UT Men’s Basketball is Set for its Best Season in Years
Say hello to Mo Bamba, the Longhorns’s seven-foot star recruit from Harlem.
If the University of Texas at Austin men’s basketball team finds glory next March, then May will go down as the month when the madness began. On May 18, seven-foot Mo Bamba, the third-ranked player in the class of 2017, shocked the basketball recruiting world by signing with the Longhorns over Kentucky and Duke, joining highly-touted point guard Matt Coleman in a talented group of incoming freshmen. Days after Bamba’s commitment, Andrew Jones, the team’s third-leading scorer last season, withdrew from the NBA draft and announced his return to Austin for his sophomore season, cementing a strong core that could help bring the Longhorns back to national prominence after a recent string of mediocrity. “How confident are we? I think we have a chance to make a major jump as a program,” head coach Shaka Smart told ZagsBlog earlier this month. Smart’s team is pretty much a lock to at least improve its dismal 11-22 record last year, and they seem to be a good bet to return to the NCAA tournament, perhaps to even make a deep run.
According to ESPN, Coleman is the sixth-ranked point guard and the twenty-ninth player overall in the class of 2017, and his playmaking skills should give an immediate boost to the Longhorns in an area they sorely lacked last season (Texas averaged only 11.4 assists per game as a team, ranking a woeful three hundredth in the NCAA). Coleman’s scoring ability can bolster the returning Jones, who was a highly-regarded player coming out of high school last year who performed well for the Longhorns last season. He’s expected to be a first-round pick in the 2018 NBA draft.
But Bamba is the real prize here. The seven-foot star from Harlem was a McDonald’s All-American and a finalist for the Naismith National High School Player of the Year, and led his high school team to two straight Pennsylvania state titles. ESPN says Bamba’s “physical tools are absolutely off the charts.” Coaches and scouts love long wingspans, and Bamba’s got one of the longest reaches ever. When he was measured at the 2017 Nike Hoop Summit, he came in with a seven-foot-nine wingspan and a nine-foot-six standing reach. Bamba’s expected to be a lottery pick in the NBA draft next year, and he already has a longer wingspan than any NBA player ever, according to SB Nation. Bamba combines that ridiculous reach with “incredible grace and fluidity, not to mention the athleticism to get his head on the rim,” ESPN says.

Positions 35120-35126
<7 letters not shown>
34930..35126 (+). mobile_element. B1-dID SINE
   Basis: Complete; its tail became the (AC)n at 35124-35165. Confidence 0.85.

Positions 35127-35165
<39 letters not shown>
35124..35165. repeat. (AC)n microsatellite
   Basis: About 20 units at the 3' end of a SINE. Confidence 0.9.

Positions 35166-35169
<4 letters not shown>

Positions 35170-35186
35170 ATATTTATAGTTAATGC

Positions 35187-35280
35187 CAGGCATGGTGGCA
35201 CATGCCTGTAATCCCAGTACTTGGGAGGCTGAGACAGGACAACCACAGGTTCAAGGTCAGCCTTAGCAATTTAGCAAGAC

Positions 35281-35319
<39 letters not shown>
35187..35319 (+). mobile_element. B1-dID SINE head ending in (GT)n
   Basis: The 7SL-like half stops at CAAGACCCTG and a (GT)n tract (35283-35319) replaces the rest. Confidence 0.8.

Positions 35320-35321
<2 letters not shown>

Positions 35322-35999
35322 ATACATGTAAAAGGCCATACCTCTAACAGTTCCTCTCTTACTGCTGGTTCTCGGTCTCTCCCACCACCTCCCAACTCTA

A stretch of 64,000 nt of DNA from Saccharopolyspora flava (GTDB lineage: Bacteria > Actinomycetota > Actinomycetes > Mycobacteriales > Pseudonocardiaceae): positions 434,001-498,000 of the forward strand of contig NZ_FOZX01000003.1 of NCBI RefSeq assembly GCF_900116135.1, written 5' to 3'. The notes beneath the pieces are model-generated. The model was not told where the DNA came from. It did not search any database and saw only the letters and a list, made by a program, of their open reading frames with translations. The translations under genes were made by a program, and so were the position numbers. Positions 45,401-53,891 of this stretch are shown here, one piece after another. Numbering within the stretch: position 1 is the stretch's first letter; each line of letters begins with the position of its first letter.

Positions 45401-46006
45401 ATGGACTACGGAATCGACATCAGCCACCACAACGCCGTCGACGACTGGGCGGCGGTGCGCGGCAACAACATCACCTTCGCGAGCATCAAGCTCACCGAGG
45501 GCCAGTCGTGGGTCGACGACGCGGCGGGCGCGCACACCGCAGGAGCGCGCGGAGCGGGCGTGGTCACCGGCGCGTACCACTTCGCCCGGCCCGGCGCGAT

Bamba, who seriously considered attending Harvard, also just seems like a pretty cool dude. He’s attended the Sloan Sports Analytics Conference at MIT—founded by Houston Rockets GM Daryl Morey—twice. He kept a running diary about his life as a high school basketball star for SLAM Magazine, touching upon everything from his passion for environmental and social justice to a spur-of-the-moment spring break service trip to China. He scored a thirty on the ACT, landing him in the ninety-fifth percentile. From the SLAM diary: “I honestly don’t think the score really does any justice to us HS students because it doesn’t look at us holistically but I know it’s at least one important measure of aptitude.”
Anyway, Smart is understandably ecstatic to have Bamba on board. “He’s as unique a person and player as I’ve been around,” the third-year coach said after Bamba signed, according to ZagsBlog. “Mo’s combination of talent, intellect, and ability to impact others will make him a catalyst in our program and on our campus from day one. Mo’s personality and dynamic skill-set fit extremely well with the other members of our incoming class as well as our returning players. I’m very excited about our team composition and the way in which our guys will complement each other. There’s no question that Mo will make everyone around him better, both on and off the court.”
Bamba is Texas’s fourth-ever top-five recruit, joining Myles Turner, the number-two recruit in 2014 who went on to star for the Indiana Pacers; Avery Bradley, the top-ranked recruit in 2009 and a core player on the Boston Celtics; and Kevin Durant, the second-ranked player in 2006, who would go on to have a pretty decent NBA career, we suppose. Those are high bars for Bamba, but he’s got the potential to reach those expectations.
The Longhorns’ strong offseason could also put them back on the same plane as Baylor, which had pretty much overtaken Texas as the top men’s basketball program in the Lone Star State. The team’s rivals from Waco are coming off their best season in program history: they were the number one-ranked team in the nation for a short stretch, before bowing out in the Elite Eight for the second time in four years. But the Bears don’t have an incoming class of recruits as highly regarded as Texas’s, and they’ve likely lost star Jonathan Motley to the NBA draft, so it looks as though there could be a shift in the balance of men’s basketball power this upcoming season in Texas.